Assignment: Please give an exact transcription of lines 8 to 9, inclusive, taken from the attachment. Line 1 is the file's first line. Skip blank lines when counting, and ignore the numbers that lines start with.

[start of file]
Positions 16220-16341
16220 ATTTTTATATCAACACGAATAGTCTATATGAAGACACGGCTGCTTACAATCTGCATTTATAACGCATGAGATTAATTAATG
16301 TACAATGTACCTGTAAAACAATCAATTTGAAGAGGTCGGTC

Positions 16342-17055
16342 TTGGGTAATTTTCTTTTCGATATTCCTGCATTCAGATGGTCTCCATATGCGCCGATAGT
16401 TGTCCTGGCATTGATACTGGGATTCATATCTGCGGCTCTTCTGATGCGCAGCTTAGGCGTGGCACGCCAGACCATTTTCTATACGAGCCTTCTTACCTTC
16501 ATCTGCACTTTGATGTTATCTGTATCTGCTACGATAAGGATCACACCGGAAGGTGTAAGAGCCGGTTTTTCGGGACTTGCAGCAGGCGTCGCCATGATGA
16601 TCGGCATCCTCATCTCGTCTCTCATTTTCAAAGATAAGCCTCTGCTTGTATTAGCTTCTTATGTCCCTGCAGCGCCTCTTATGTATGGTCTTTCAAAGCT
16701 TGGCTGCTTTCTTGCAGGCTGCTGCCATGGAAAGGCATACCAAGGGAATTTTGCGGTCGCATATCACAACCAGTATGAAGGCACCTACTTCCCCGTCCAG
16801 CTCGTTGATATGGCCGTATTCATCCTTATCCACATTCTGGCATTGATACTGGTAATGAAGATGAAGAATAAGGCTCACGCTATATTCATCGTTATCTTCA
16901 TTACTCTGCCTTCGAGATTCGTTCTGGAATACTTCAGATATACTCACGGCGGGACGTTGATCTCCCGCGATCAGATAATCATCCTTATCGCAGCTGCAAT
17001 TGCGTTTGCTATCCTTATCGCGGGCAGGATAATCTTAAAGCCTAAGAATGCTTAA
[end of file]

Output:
16601 TCGGCATCCTCATCTCGTCTCTCATTTTCAAAGATAAGCCTCTGCTTGTATTAGCTTCTTATGTCCCTGCAGCGCCTCTTATGTATGGTCTTTCAAAGCT
16701 TGGCTGCTTTCTTGCAGGCTGCTGCCATGGAAAGGCATACCAAGGGAATTTTGCGGTCGCATATCACAACCAGTATGAAGGCACCTACTTCCCCGTCCAG